Profound intellectual and multiple disabilities 

In this video, an expert explains some of the challenges of profound intellectual and multiple disabilities, and watch a mother describe how her daughter's disabilities have affected their family life.

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Transcript of Profound intellectual and multiple disabilities

Profound intellectual and multiple disabilities

mean that a person has a complex range of difficulties and disabilities.

They will include a significant learning disability,

they may include a range of physical impairments,

they may very well include epilepsy, some sensory disturbance,

and that person has major challenges in getting a good quality of life.

She has to cling to life

because the complexity of the medical conditions,

two life-threatening conditions, the epilepsy and the kidneys...

..affects her totally.

Of course the biggest effect, apart from those two medical things,

is that she has profound learning disabilities.

She can only communicate with her eyes and eyebrows.

Because she has difficulty in communicating what she needs and wishes

she often gets very angry.

If somebody has very complex needs there are big issues for the family

about how they can continue to cope,

about who will care for and support their child if they are no longer around

and also whether they themselves will be

fit and well and able to carry on caring,

assuming hopefully that their son or daughter lives into middle or old age.

When she was diagnosed as having this very rare condition

and that she would be seriously disabled for the rest of her life,

I couldn't believe it.

I couldn't understand it, I didn't want it

and I went through all the normal things that you do as a mum.

The other overwhelming feeling is loss.

You have lost the much-wished-for child that you thought you were going to have

and your expectations are smashed.

So you're in bereavement and loss and you're in that for life.

It does get better, you work through it,

but the milestones are pretty hard.

My friends' children growing up and watching them,

watching them fly the nest, go to university, get married.

We'll never be grandparents.

That's another bereavement.

We've just had the birthday, 40,

for somebody who was given a week to live,

and here she is, 40, and celebrating.

Person-centred planning around the individual

and personal budgets is making a difference.

Families may, for example,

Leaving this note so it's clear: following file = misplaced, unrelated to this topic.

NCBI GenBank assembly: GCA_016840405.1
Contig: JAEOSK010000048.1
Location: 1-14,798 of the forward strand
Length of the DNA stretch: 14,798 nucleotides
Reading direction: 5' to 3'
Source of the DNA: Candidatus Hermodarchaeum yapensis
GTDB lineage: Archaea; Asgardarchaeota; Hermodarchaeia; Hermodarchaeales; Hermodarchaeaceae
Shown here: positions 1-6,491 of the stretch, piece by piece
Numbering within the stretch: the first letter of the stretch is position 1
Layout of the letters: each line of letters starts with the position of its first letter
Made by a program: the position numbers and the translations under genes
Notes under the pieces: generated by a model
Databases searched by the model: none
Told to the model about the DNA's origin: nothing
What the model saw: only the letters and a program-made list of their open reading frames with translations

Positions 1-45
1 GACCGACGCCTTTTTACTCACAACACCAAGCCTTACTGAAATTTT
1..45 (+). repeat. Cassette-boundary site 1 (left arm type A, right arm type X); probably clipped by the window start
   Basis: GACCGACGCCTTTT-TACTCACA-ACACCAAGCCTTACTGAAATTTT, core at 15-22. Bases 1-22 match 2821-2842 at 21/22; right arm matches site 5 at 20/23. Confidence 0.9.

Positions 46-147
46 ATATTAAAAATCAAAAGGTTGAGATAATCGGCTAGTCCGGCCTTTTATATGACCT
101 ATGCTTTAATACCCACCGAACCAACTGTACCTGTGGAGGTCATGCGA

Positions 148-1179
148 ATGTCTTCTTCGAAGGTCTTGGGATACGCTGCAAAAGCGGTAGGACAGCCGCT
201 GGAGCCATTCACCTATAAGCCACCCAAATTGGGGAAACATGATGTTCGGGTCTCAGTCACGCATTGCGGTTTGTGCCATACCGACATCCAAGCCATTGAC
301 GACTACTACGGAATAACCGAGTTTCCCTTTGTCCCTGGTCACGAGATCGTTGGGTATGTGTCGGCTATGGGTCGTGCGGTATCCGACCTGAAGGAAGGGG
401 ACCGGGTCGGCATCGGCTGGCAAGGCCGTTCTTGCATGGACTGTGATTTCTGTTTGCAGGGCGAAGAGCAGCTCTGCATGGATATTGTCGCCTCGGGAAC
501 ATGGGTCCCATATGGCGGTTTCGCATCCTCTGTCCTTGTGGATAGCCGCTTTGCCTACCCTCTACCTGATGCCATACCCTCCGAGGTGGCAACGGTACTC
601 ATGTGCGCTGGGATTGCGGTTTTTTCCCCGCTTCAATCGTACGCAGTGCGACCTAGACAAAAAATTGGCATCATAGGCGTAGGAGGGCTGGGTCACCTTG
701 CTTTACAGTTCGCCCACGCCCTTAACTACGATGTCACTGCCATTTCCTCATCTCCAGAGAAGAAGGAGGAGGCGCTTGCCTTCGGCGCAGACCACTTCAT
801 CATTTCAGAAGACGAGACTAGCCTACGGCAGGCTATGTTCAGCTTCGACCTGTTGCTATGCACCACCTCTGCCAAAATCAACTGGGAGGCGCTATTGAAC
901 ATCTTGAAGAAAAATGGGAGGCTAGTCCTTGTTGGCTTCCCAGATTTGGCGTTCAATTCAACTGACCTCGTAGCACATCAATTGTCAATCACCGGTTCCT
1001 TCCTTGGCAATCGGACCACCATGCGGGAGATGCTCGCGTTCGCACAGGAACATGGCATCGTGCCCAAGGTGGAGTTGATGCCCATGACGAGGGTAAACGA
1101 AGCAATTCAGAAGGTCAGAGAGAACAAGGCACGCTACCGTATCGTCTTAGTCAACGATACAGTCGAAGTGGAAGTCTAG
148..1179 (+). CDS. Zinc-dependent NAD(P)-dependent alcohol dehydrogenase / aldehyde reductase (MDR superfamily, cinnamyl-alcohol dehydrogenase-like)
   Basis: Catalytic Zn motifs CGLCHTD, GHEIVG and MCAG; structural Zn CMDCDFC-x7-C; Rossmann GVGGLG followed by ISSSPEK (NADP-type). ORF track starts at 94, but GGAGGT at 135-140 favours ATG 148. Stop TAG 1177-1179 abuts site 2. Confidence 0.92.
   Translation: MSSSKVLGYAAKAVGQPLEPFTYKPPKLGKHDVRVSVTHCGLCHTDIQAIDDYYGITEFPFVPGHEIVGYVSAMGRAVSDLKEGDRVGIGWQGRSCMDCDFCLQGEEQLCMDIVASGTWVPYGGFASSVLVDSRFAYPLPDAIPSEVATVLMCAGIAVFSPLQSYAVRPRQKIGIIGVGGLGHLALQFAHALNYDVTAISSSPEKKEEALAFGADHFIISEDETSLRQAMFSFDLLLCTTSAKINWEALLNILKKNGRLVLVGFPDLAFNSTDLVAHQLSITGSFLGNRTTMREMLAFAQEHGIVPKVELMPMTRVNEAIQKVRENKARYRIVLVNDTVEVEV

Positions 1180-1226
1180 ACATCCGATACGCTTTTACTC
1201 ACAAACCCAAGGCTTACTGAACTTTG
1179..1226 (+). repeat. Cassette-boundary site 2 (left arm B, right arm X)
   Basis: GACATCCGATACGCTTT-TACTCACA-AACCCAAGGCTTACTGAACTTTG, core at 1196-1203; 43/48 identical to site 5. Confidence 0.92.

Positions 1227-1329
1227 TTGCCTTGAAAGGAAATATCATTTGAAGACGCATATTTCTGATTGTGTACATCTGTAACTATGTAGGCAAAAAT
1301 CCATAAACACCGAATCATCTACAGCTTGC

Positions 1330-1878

benefit from all the developments in new technology,

assistive technology, communication aids.

Having the right wheelchair, the right hoist,

the right adaptation to your housing, if necessary, makes a huge difference.

Quite early on both my husband and I decided

we wanted to give our daughter the gift of independence.

Tremendously difficult when they have disabilities.

She'd lived in local authority provision for a while and it wasn't working,

so we wanted to give her true independence.

Somebody said to us, "Why don't you set her up in a home of her own?"

And we thought, "Why not? Why not?"

Victoria became the first tenant, along with her flatmate,

the first perhaps in the country to have a tenancy in her own name.

She owns everything in this house

and she is the employer of the people who support her 24 hours.

Everybody can express choice,

they can express happiness, they can express unhappiness.

Many people with profound and multiple learning disabilities have good lives.

They have positive relationships, they enjoy going out,

they have activities that give them pleasure,

and a package of care and support

ought to reinforce the abilities as well as the care needs

of the person concerned.

Very often I think we under-expect

what people with the most complex needs can actually enjoy

and from what they can benefit in their everyday life.

Sometimes she can be extremely happy

and give you the most wonderful smile, which brightens up a room,

and other times she can be quite sad

and I think it's because of all the things that are going on in her body

and she feels quite low.

But by and large she is a very positive person

and I think a lot of the time she is happy

and she likes her own home, she likes being here.

We don't find our children a burden,

but the lack of appropriate support can be burdensome.

The staff here are very skilled in picking up her mood

and her health, really, of the day.

If she's up for it, then she'll be out and about doing her shopping at Tesco

or she might go out for lunch to the pub,

which is very good.

She might go swimming in the afternoon

or she might go for a walk down the canal.

It depends very much on how she is.

So every day is different.

The difference is they'll go at Victoria's pace

and they'll interpret what they think she wants and needs.

What families value most of all are positive attitudes.

Respect, dignity, choice, maximum control.

You realise that you are in it for life,

so you need to be good to yourself and your family

to carry on being a lifelong carer.

There isn't a job description, there isn't a pension at the end of it,

you can't opt out,

but it does go on for their life.

So you do need another life out there other than disability

and I highly recommend yoga, Argentine tango and fun.

You do need a lot of fun.

We're positive and when we can we really enjoy life.

That's how you cope.


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